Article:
urban population expanding; deforestation results from logging and clearing of land for agricultural purposes; further land degradation and soil erosion hastened by uncontrolled development and improper land use practices such as farming of marginal lands; mining activities polluting Lago de Yojoa (the countries largest source of fresh water), as well as several rivers and streams, with heavy metals
Environment - international agreements:
party to: Biodiversity, Climate Change, Climate Change-Kyoto Protocol, Desertification, Endangered Species, Hazardous Wastes, Law of Sea, Marine Dumping, Nuclear Test Ban, Ozone Layer Protection, Ship Pollution, Tropical Timber 83, Tropical Timber 94, Wetlands
signed, but not ratified: none of selected agreements
Geography - note:
has only a short Pacific coast but a long Caribbean shoreline, includes virtually uninhabited eastern Mosquito Coast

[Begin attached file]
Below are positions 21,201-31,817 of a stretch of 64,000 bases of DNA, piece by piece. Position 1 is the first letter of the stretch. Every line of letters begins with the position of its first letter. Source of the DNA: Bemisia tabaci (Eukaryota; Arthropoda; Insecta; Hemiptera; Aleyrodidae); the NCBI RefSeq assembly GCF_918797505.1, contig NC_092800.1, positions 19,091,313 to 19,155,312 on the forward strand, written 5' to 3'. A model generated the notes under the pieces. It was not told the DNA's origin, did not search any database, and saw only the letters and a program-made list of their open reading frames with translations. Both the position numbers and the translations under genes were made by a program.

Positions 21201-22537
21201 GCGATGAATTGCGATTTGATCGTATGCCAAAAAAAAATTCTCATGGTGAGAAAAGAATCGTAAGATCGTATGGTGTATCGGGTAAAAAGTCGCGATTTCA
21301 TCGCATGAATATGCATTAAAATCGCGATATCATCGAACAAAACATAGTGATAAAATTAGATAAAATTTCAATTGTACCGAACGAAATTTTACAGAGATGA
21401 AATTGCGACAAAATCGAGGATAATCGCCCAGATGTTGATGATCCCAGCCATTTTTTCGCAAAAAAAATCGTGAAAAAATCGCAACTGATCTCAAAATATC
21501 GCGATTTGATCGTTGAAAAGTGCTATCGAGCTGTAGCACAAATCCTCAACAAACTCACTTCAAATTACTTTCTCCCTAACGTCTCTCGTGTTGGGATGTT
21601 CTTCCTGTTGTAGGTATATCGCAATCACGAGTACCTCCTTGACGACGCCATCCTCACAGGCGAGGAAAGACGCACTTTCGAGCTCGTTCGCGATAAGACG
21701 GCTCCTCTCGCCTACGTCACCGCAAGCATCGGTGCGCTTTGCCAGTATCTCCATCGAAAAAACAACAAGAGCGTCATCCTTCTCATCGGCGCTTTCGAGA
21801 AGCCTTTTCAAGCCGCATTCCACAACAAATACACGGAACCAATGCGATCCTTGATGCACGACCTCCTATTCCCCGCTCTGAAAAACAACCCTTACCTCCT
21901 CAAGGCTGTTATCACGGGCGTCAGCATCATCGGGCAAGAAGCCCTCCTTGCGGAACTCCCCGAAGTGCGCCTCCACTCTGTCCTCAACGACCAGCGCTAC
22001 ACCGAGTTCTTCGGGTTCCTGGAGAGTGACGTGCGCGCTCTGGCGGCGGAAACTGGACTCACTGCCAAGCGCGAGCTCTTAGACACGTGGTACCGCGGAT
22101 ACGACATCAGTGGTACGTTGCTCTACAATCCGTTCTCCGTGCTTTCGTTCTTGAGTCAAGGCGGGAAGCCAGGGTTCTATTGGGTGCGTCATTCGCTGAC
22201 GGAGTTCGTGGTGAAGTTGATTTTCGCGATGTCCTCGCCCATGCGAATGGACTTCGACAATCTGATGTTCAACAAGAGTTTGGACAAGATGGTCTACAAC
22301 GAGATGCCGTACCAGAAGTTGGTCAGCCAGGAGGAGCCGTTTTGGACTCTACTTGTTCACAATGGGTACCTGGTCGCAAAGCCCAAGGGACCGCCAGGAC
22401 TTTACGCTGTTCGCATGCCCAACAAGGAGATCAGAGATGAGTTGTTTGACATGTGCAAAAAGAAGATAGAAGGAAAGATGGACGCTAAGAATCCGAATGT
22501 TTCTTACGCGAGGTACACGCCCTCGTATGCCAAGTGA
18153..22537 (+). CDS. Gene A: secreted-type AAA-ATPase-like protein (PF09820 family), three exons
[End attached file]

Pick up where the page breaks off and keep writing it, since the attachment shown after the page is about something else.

People Honduras
Total Population:
note: estimates for this country explicitly take into account effects of excess mortality due to AIDS; this can result in lower life expectancy, higher infant mortality and death rates, lower population and growth rates, and changes in distribution of population by age and sex than would otherwise be expected (July 2003 est.)
Age structure:
0-14 years: 41.6% (male 1,414,791; female 1,357,537)
15-64 years: 54.8% (male 1,811,757; female 1,843,456)
65 years and over: 3.6% (male 114,791; female 127,457) (2003 est.)
Median age:
total: 18.8 years
male: 18.4 years
female: 19.2 years (2002)
Population growth rate:
2.32% (2003 est.)
Birth rate:
31.67 births/1,000 population (2003 est.)
Death rate:
6.44 deaths/1,000 population (2003 est.)
Net migration rate:
-2.04 migrant(s)/1,000 population (2003 est.)
Sex ratio:
at birth: 1.05 male(s)/female
under 15 years: 1.04 male(s)/female
15-64 years: 0.98 male(s)/female
65 years and over: 0.9 male(s)/female
Population: 1 male(s)/female (2003 est.)